Let $\mathbf{Top}$ denote the $2$-category of topological spaces, continuous mappings, and homotopies between them. Let $\mathbf{C}$ denote a wide subcategory of $\mathbf{Top}$. Then we get a wide sub-$2$-category $\overline{\mathbf{C}}$ of $\mathbf{Top}$ as follows. Firstly, the underlying category of $\overline{\mathbf{C}}$ is just $\mathbf{C}$. Secondly, the $2$-cells are precisely those homotopies between $\mathbf{C}$-arrows that "remain" in $\mathbf{C}$ through the entire deformation process. For example, if $\mathbf{C}$ is the wide subcategory of $\mathbf{Top}$ where the morphisms are injective continuous functions, then a $\mathbf{C}$-morphism $X \rightarrow Y$ is an "$X$-shaped" knot in the space $Y$, and the $2$-cells of $\overline{\mathbf{C}}$ are "witnesses" that two knots are equivalent. Take $X$ to be the circle and $Y$ to be $\mathbb{R}^3$ to recover the usual definitions.

Question. What, if anything, does higher category theory have to say about $2$-categories $\mathbf{T}$ equipped with a special way of extending each subcategory $\mathbf{C}$ into a sub-$2$-category $\overline{\mathbf{C}}$?

E.g. What are the appropriate axioms, definitions, terms and phrases, generalizations, etc.

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    $\begingroup$ Do you have any example where a wide subcategory of a 2-category is not the underlying category of a sub-2-category? (I mean, can't you just restrict to identity 2-cells?) $\endgroup$ – Najib Idrissi Jan 7 '16 at 12:54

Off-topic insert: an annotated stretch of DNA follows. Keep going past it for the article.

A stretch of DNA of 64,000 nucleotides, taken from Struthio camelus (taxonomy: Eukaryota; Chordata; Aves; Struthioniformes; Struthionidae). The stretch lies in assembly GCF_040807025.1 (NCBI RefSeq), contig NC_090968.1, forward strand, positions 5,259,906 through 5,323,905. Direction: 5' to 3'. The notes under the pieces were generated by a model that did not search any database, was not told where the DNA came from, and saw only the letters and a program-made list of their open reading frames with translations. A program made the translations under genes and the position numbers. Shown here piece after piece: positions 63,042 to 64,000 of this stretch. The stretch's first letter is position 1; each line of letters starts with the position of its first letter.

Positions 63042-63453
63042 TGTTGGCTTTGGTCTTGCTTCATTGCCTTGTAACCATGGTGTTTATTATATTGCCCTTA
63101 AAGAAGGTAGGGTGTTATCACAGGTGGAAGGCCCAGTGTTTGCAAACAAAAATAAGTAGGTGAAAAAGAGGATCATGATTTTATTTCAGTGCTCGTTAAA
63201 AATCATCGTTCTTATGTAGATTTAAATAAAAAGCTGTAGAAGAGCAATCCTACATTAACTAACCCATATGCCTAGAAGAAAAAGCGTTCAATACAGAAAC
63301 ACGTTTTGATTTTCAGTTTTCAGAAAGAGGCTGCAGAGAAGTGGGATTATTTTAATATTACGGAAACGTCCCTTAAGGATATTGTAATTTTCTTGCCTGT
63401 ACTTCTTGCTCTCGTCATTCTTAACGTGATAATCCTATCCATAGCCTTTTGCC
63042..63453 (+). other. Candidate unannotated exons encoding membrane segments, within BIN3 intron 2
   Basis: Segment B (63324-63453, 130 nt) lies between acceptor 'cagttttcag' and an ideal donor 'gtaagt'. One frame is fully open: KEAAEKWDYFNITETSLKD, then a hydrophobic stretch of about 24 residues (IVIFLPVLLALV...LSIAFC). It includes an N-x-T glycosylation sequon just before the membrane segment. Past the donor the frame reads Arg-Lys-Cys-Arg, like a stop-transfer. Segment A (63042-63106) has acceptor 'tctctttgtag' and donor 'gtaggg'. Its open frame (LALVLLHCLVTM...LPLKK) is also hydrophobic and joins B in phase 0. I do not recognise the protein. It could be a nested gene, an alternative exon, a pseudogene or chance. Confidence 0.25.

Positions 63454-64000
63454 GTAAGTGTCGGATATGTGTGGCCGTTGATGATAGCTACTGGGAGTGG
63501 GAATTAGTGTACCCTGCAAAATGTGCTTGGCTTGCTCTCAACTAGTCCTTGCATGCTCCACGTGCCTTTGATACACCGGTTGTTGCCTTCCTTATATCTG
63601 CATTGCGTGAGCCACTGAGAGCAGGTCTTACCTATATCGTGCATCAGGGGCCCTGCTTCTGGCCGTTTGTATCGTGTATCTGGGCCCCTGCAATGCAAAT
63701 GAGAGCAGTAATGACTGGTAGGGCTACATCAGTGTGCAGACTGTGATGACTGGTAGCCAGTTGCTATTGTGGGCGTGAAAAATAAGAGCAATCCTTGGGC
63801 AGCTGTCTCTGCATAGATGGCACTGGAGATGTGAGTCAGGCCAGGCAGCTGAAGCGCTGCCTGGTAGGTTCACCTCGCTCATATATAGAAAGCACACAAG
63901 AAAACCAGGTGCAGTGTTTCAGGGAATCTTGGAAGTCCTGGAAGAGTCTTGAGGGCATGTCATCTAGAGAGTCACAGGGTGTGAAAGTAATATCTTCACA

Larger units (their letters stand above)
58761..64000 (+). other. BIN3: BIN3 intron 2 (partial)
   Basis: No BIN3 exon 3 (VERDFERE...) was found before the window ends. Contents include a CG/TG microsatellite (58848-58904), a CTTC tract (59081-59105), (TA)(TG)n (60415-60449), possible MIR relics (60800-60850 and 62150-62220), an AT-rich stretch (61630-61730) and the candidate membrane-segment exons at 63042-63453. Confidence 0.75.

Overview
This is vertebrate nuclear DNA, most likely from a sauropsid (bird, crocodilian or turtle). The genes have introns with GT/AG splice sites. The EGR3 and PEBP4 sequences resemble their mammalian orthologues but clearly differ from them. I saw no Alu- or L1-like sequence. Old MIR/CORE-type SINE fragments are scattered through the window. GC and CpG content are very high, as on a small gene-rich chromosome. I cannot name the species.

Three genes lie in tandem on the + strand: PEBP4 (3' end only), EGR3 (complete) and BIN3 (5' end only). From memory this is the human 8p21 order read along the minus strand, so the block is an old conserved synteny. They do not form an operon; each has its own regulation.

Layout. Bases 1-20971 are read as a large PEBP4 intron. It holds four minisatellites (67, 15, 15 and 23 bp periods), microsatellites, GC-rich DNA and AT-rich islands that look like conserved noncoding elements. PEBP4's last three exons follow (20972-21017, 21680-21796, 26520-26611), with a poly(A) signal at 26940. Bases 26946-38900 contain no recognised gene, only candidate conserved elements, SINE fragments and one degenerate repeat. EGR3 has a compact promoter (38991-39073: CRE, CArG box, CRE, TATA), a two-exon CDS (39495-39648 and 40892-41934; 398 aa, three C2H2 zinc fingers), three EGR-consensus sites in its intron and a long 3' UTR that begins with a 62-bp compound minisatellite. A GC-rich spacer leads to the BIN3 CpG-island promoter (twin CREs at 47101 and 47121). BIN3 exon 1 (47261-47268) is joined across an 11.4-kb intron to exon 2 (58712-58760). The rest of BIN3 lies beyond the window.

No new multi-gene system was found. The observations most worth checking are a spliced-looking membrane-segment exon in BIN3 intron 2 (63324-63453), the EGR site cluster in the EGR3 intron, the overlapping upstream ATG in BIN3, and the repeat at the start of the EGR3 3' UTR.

• $\begingroup$ @NajibIdrissi, don't quite follow. Can you say it in different words? $\endgroup$ – goblin Jan 7 '16 at 13:48
  • $\begingroup$ Does there exist a 2-category $\mathbf{D}$ and a wide sub-1-category $\mathsf{C} \subset \mathbf{D}$ such that there does not exist a sub-2-category $\bar{\mathsf{C}} \subset \mathbf{D}$ with underlying 1-category (when you forget all 2-cells) $\mathsf{C}$? Maybe I misunderstood your question? What do you mean by "a subcategory induces a sub-2-category"? $\endgroup$ – Najib Idrissi Jan 7 '16 at 13:55
  • $\begingroup$ @NajibIdrissi, have you read the whole question? $\endgroup$ – goblin Jan 7 '16 at 13:59
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    $\begingroup$ No, I didn't read either the question nor the title, I just typed random words... What the hell kind of question is that? The word "induces" appears only once in your question and isn't defined. Instead of assuming I didn't read your question, perhaps consider that it may not be as clear as possible. Have a good day. $\endgroup$ – Najib Idrissi Jan 7 '16 at 14:00

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